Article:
Buying an Investment Property to Build Equity and Pay Off Your Principal Residence Mortgage is a Smart Thing to Do! And this is what we are discussing today!
See you next week!
If you're a homeowner with a mortgage, you know how much it can feel like a never-ending burden. Your mortgage payments, especially if they're high, can put a serious dent in your monthly budget. But what if I told you there's a way to use leverage to cut those payments out of your life and build equity at the same time? Yes, it's possible, and today, we're going to show you how.
The first thing you need to do is take stock of your situation. Let's say you own a $2 million house, with a $500,000 mortgage outstanding on your principal residence. You're paying $2,819.54 per month on your mortgage, and your interest rate is 5.5%. You're currently in a five-year term, with a 30-year amortization. After five years, you've paid off $38,078.78 in principal.
Now, let's fast forward to the end of your second five-year term. You still have a mortgage outstanding on your principal residence, this time for $462,644.20. You're still paying $2,819.54 per month, and your interest rate is still 5.5%. You've paid off $88,024.85 in principal over the past ten years, leaving you with a principal outstanding of $411,975.15.
At this point, you're probably feeling pretty frustrated. You've been paying off your mortgage for ten years, and you still have a significant amount of debt to pay off. But don't worry – we're going to show you how to use leverage to get out of debt faster.
The plan is simple: we're going to buy an investment property to pay off the outstanding mortgage on your principal residence sooner. Here's how it works.We're going to buy a property located at 1480 Howe Street for $950,000. We'll put 30% down – $285,000 – and pay $17,000 in PTT. This leaves us with a total cash outlay of $302,000.
We'll take out a mortgage of $665,000 on the investment property, with a 5.5% interest rate, a five-year term, and a 30-year amortization. Our blended payment will be $3,766 per month. We'll also need to pay property tax of $254 per month and strata fees of $790 per month, along with an additional $100 per month for emergencies. Our total monthly outlay will be $4,910. But here's the thing: we can rent out the investment property for $3,900 per month, which means our monthly outlay is only $1,010. Not amazing, BUT there is a light at the end of this tunnel...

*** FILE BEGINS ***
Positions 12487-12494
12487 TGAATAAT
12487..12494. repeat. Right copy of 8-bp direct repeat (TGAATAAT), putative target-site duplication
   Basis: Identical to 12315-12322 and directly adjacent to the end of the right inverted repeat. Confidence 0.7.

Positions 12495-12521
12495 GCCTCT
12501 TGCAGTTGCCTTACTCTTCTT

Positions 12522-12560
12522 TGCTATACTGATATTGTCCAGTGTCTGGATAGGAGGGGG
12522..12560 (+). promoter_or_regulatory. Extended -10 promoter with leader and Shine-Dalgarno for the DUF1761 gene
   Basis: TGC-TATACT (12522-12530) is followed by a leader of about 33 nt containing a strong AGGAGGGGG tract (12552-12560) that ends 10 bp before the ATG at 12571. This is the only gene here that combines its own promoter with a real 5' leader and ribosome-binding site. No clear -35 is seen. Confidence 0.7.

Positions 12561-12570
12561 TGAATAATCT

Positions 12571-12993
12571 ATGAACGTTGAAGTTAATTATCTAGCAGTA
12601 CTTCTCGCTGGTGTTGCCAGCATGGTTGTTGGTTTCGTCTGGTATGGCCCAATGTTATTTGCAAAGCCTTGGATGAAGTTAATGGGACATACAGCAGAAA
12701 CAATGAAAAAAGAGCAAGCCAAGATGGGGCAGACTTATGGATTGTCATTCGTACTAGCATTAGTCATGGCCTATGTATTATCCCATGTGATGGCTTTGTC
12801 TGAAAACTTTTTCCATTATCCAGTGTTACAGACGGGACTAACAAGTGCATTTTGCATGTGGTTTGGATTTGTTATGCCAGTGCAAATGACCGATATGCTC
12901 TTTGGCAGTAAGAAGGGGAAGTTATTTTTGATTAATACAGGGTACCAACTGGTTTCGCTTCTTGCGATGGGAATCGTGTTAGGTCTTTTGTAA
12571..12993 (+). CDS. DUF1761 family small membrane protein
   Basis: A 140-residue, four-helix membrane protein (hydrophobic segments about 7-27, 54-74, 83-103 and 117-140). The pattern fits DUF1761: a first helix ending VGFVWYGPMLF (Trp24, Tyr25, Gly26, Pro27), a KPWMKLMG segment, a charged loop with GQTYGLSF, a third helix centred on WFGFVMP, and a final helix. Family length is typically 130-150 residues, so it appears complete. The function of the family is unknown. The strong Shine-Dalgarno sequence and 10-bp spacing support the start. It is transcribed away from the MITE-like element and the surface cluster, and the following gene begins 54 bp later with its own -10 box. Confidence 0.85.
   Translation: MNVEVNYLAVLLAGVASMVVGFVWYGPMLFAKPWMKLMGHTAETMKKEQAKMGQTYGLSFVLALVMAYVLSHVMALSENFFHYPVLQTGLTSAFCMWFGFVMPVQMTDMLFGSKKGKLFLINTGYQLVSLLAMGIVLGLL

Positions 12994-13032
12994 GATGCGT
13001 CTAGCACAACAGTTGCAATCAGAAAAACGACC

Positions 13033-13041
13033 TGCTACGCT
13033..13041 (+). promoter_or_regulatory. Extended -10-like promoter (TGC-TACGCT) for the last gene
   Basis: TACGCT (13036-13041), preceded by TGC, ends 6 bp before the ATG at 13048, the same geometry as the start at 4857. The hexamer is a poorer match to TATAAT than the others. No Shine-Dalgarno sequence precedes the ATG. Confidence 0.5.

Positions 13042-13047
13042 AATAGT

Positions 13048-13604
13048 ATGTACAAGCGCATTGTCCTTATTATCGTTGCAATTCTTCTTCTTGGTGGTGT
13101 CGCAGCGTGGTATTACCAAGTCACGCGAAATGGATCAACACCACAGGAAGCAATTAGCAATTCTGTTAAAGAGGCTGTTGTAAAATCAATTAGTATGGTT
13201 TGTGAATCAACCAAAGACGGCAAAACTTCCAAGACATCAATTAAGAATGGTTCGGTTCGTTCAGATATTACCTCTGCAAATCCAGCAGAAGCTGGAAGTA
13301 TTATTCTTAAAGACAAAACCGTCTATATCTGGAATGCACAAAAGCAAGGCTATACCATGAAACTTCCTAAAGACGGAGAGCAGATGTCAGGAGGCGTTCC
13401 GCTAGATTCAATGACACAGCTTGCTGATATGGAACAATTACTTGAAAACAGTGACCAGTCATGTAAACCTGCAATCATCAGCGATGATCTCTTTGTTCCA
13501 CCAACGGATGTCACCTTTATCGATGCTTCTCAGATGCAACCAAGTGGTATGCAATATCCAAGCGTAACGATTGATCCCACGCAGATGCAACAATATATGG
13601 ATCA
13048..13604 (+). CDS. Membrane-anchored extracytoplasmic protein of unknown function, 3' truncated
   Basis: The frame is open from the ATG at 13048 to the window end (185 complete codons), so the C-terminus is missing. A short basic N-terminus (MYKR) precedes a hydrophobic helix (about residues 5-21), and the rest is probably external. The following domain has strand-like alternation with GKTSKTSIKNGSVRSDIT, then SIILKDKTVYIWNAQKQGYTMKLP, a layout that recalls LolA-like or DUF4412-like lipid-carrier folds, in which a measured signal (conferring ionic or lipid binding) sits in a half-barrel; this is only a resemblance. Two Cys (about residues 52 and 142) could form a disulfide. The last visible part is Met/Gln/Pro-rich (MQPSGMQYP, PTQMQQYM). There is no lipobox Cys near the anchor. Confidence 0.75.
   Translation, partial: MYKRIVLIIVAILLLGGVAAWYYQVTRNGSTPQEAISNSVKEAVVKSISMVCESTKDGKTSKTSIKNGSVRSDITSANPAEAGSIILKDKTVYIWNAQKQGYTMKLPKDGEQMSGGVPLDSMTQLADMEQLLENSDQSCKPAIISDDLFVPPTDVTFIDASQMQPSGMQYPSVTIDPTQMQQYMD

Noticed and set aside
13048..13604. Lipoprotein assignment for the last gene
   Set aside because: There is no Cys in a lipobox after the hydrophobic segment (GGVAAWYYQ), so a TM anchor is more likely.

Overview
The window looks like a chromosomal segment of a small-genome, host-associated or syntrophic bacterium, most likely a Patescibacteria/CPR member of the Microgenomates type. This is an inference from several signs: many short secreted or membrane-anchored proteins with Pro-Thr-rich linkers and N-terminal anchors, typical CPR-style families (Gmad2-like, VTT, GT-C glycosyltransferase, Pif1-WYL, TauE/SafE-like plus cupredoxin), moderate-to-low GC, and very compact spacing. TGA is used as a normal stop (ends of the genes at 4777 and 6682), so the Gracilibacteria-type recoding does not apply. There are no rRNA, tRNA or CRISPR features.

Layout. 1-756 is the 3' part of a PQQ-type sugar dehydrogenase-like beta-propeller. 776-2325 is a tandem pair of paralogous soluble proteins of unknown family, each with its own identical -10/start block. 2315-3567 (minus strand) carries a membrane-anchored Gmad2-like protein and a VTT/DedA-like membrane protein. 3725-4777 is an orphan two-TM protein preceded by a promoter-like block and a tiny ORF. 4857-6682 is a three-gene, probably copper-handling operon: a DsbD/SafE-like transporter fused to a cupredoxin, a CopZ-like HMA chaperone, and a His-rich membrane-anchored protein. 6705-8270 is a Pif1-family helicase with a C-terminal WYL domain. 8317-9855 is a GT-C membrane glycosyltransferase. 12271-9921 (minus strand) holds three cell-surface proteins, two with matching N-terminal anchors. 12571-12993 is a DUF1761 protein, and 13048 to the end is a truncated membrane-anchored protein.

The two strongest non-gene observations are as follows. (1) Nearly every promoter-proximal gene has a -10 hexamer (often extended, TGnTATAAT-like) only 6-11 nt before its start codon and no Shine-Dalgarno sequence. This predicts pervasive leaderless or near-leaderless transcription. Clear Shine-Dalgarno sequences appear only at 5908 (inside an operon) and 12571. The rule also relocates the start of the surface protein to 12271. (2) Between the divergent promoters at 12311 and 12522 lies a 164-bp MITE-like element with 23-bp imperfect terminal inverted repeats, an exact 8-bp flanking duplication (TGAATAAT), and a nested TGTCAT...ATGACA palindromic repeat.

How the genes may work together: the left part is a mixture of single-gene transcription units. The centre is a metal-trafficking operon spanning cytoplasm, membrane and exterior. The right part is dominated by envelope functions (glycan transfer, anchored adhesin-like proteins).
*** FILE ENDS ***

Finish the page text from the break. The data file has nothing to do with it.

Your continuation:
Now, let's talk about the power of compounding. Let's assume that we'll see a compound annual growth rate of only 5% on our investment property. For the record, the last ten years has averaged 8.86% a year for Vancouver condos.Here's how it breaks down:In year one, our investment property is worth $950,000. With 5% compound growth, it's worth $997,500 at the end of Year one.
In year two, it's worth $1,047,375.
In year three, it's worth $1,099,733.75.
In year four, it's worth $1,154,720.44.
In year five, it's worth $1,212,456.46.
In year six, it's worth $1,273,079.28.
In year seven, it's worth $1,336,733.24.
In year eight, it's worth $1,403,569.90
In year nine, it's worth $1,473,748.40
in year ten, it's worth $1,547,435.82
That is a total principal growth of $597,435.82 over the first ten years!
NOW, as you can see we have created a beautiful option for ourselves. Back to the whole point of this story. After 10 years we have a principal residence mortgage total of $411,975.15 still outstanding. However to trump that we have purchased the investment property & it has gained almost $600k in principal value in that time. We now have the option (if we still want) to take that investment property growth via a re-financing of the condo to move it over and finally pay off the mortgage on our principal residence.
Finally allowing us to now be mortgage free, early!!! There you have it, You have spent more to get yourself out of debt!
See you next week!